Nigerians have been advised to prevent the high rate of cardiovascular diseases in the country with daily brisk walk and exercises by the Association of Resident Doctors (ARD), Lagos University Teaching Hospital (LUTH)
The association’s President, Dr Ramon Moronkola, gave the advice while speaking on the sidelines of their “Cardiovascular Walk ’’ in Ikeja.
The walk is part of activities heralding their 2015 Health Week and Scientific Conference in Lagos.
Moronkola, who noted that more active or fit individuals tended to develop less Coronary Heart Diseases (CHD) than their sedentary counterparts, said that 30 to 45 minutes brisk walk daily reduced the risk.
According to him, if CHD develops in active or fit individuals, it occurs at a later age and tends to be less severe.
“This walk is about acting what we profess. We tell our patients all the time that exercise is good for the heart and we need to set the pace.
“Indulging in exercises such as climbing, the charisma walking, swimming, jogging, biking and others.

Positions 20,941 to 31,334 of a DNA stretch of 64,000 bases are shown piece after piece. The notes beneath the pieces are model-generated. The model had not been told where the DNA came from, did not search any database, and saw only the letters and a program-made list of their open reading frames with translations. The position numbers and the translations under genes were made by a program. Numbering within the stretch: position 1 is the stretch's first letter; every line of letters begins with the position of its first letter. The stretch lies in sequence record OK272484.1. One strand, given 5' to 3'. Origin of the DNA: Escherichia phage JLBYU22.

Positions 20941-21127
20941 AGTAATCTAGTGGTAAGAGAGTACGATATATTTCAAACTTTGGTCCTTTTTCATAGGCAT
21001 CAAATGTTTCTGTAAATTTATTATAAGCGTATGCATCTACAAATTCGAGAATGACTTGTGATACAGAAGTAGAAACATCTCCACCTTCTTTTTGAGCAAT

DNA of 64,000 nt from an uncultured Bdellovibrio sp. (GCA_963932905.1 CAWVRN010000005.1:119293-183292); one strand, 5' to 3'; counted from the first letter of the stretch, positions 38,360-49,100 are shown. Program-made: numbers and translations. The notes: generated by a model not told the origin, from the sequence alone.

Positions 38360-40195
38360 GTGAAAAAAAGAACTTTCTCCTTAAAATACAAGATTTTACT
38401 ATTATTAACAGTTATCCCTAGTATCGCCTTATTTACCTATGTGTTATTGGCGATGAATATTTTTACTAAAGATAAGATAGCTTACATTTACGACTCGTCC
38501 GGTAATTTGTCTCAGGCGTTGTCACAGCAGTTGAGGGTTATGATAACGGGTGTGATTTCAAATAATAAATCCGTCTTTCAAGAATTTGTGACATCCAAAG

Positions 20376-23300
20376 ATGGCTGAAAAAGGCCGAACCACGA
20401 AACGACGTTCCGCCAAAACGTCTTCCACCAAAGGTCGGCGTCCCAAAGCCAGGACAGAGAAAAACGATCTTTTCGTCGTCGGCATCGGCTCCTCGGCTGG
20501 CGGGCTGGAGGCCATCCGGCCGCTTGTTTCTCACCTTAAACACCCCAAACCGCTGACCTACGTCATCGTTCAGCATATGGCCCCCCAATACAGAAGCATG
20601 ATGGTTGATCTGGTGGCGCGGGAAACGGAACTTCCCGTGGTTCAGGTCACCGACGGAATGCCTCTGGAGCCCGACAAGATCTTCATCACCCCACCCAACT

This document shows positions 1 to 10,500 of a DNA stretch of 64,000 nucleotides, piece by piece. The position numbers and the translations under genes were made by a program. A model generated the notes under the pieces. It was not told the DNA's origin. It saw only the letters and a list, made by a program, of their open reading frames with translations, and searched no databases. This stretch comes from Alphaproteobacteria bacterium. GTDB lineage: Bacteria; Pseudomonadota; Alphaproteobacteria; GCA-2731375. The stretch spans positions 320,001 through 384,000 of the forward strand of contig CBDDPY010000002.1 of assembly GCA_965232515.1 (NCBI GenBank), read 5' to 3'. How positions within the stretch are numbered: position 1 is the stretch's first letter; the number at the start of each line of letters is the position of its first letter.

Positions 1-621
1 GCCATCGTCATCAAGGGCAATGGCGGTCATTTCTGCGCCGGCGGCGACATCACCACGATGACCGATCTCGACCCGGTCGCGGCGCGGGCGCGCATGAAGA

“These exercises can help you burn calories and fat, stabilise your blood sugar and prevent heart diseases and stroke.To effectively improve your heart health is to start walking, it is enjoyable, free, easy and social and a great exercise.
“Take a 30 to 40 minutes brisk walk daily, three to four times a week,’’ he said.
“A sedentary lifestyle is one of the five major risk factors along with high blood pressure, abnormal values for blood lipids, smoking, and obesity for cardiovascular disease.
“Evidence from many scientific studies shows that reducing these risk factors decreases the chance of having a heart attack or experiencing another cardiac event such as a stroke.’’
Moronkola also urged the Federal Government to invest in an all encompassing health promotion policy to reduce and the rate of cardiovascular diseases and congenital heart diseases in children.
“We have a great challenge in managing and treating congenital heart disease such as Hole in the Heart in Nigeria.
“This is one of the reasons for medical tourism because the surgery facility is not available in the country and where it is available, it is expensive.
“We call on the government to invest in both human and material resources to ensure that children with these congenital heart diseases are adequately treated in the country,’’ Moronkola said.
The ongoing 2015 Health Week and Scientific Conference commenced on Monday and will end on Dec. 13.
The doctors also held a medical outreach at the Police College, Ikeja, where no fewer than 200 persons were screened for blood pressure, glucose level, eye diseases and dental check up.